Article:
The big headline lately is from the super-sensationalized-world known as LifeSiteNews, a watchdog for abortion subjects. Their recent article, Obama Agency Rules Pepsi Use of Aborted Fetus is “Ordinary Business” is woefully, woefully inaccurate immediately from the headline alone.
Obama Has Nothing To Do With It
The “Obama agency” that ruled the use was ordinary is the Securities and Exchange Commission which was begun in 1934. Anyone who would have been president at this moment would have given the same ruling, because it is ordinary. Be prepared to be completely bored and how ordinary the ruling is. If McCain had been elected instead of Obama, it would have been McCain’s agency, so to speak. And they still would have made the same ruling.
Pepsi isn’t the culprit, either.
Kraft, Campbell Soup, Cadbury, and Nestle have all used the same biochemistry outfit called Senomyx which owns a proprietary technique for figuring out, essentially, whether something objectively tastes good without asking a subjective person to taste it themselves. The reason they don’t just go straight to human tests is because there are 800,000 formulas to try out.
The sensors used for testing are made from cells. The cells are made from other cells, that reproduce to make more cells, times upwards of 10,000 generations ago potentially. The original sample of cells used in the original dividing process to reproduce them was taken in ~1972 from an aborted fetus. The cells used today are not “aborted fetus” cells, but rather, cells that are zillions of generations down the line from the original sampling which was from an aborted fetus.
The cells don’t go into the formula
An amount of a potentially-tasty formula from a recipe is placed into a device containing the cells, and various reactions are measured, and from those results the recipe is approved or disapproved and may go on to people taste-test trials — not using the amount that was used in the test. It’s a little like suggesting teflon could be found in some newly-prepared stir-fry asparagus made in a teflon-free wok, when instead actually the original recipe was devised years ago in a teflon-coated pan, but the asparagus you’re using now never even touched that pan from years ago. The teflon in the old original pan has nothing to do with the asparagus you’re making now in the wok, in the same way that there are no Nth-generation fetus cells in Pepsi soda.
Or if you prefer, it’s like suggesting a surgeon uses X-Ray film developer fluid inside your knee replacement surgery — when instead the fluid was only used to develop the X-Ray to figure out why you need surgery, but the fluid itself doesn’t have anything to do with the actual operation. The cells are like the developer fluid, used to determine if the recipe meets certain standards, and then the recipe itself is made separately for other people to try out.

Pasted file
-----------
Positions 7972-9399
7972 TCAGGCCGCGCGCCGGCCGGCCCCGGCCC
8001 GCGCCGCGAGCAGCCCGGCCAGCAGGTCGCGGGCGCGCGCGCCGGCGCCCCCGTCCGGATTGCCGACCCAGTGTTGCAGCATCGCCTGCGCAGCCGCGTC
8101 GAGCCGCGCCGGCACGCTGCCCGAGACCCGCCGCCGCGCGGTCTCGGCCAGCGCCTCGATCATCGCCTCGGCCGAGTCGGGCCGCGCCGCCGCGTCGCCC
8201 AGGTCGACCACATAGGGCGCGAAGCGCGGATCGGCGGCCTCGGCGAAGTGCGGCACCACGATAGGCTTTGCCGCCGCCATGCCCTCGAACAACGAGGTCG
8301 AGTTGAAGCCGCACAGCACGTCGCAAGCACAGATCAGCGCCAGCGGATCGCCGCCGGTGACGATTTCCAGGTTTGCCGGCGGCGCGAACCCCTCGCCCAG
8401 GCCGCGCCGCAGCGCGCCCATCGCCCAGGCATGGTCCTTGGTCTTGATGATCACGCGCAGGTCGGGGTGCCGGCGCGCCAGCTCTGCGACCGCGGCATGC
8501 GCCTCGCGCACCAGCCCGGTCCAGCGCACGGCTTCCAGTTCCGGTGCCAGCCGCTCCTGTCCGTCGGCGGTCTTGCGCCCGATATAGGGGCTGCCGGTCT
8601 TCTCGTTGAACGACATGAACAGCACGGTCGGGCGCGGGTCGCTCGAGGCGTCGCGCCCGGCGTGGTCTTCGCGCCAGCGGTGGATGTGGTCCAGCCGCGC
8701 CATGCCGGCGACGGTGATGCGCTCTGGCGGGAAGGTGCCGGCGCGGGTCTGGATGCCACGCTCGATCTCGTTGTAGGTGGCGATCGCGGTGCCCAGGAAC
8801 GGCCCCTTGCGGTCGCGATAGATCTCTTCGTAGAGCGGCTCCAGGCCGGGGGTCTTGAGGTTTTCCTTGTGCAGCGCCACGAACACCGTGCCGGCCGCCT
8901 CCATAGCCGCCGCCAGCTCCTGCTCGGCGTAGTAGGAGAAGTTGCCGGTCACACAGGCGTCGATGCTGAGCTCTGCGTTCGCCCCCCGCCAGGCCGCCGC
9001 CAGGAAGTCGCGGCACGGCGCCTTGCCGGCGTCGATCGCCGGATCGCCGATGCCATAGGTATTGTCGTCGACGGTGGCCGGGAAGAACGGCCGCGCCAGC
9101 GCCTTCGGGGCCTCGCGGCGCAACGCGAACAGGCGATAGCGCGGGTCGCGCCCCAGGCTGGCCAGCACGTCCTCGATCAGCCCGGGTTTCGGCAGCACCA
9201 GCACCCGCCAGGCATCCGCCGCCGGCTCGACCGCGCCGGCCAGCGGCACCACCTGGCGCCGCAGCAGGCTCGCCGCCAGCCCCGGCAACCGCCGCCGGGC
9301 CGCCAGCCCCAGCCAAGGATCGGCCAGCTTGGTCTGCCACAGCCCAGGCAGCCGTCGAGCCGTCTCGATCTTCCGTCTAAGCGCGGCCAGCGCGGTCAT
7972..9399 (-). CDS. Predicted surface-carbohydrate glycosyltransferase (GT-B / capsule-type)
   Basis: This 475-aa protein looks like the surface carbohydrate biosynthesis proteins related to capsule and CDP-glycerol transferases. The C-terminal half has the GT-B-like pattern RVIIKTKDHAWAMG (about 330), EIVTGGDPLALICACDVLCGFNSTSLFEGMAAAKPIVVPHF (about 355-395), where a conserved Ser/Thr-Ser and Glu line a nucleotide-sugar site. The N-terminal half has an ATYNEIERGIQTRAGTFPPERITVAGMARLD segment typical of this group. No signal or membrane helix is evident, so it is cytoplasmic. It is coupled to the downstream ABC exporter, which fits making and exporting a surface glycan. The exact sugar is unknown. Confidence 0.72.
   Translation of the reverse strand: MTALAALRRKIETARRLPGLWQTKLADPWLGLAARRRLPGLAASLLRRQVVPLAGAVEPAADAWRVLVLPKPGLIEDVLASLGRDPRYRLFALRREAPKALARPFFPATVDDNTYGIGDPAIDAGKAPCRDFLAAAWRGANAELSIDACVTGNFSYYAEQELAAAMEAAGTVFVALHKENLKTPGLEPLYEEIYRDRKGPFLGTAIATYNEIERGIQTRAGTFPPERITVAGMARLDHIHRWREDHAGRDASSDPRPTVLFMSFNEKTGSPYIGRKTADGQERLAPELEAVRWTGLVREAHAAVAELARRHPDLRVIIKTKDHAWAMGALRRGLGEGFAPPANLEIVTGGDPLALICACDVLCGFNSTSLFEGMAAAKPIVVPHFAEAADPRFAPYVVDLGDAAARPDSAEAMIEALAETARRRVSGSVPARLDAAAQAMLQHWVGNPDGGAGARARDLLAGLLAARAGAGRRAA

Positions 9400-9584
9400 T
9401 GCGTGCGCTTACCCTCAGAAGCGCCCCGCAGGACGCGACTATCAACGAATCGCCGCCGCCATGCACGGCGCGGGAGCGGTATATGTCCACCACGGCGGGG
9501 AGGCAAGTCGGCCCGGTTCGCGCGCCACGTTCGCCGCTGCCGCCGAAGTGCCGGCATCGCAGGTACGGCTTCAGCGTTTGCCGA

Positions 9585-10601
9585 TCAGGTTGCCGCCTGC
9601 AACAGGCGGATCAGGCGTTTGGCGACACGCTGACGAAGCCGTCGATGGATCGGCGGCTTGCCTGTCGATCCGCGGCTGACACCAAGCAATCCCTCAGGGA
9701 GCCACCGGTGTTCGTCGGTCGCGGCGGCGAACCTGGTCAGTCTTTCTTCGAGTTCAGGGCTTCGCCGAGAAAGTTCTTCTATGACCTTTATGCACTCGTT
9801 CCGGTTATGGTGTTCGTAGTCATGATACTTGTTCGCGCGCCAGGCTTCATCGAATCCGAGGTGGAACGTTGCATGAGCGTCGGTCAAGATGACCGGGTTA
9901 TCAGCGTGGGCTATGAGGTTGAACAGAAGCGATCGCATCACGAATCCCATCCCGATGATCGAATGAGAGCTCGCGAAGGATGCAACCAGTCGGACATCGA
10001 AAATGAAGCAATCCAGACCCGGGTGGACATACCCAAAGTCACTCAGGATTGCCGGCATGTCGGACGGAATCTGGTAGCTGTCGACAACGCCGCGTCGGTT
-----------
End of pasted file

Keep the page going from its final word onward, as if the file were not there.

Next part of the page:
The cells aren’t fetal remains
Think about a person who is dead in the ground, rotting in a coffin, perhaps named Winston. Say that Susan finds an old diary of Winston’s that contains a locket of his hair, and that Susan puts that hair into a culture and brews live cells somehow to make new cells based on the original sample of Winston’s hair. From those new cells, those divide into new cells, those divide into still newer cells, and so on. Is it fair to call the newest generation of cells part of Winston’s “remains”? They’re arguably not even actually Winston’s anymore, because they had to be spliced into something else to restart the process of replication.
What if you stubbed your toe on a sharp rock, and left behind a splotch of blood. The rock washes into the ocean, and a shark smells the blood. The shark swims over, and gobbles up a nearby child. Are you responsible for the child’s death? Did your own carelessness cause the child’s gruesome fate? The blame game is far too complicated to pin down specifically. Maybe some kid was skipping rocks and had to leave when his father called him, and left that rock in the sand that you stepped on. Maybe the father who called his son away from skipping rocks got called into work early. Maybe you buying up the last loaf of bread from the supermarket earlier that day caused the manager to see the shelf empty, fire the person who normally stocks it, and that person in frustration drinks heavily before driving home, smashes his car into a tree, causes a power line to fall down, creating the need for the father in to work early. There are too many unanswerable questions to be answered to pin blame on “the cells of an aborted fetus.”
MAYBE, the mother gave up the child for science. Maybe, the sincerely missed, yet-unborn fetus had to be given up and was instead of being discarded as it might normally by incinerator — instead was given for the promotion of scientific research, and that contribution to science later became groundwork for testing retrovirus cures, and among other high-demand intensive research matters, a better tasting soda.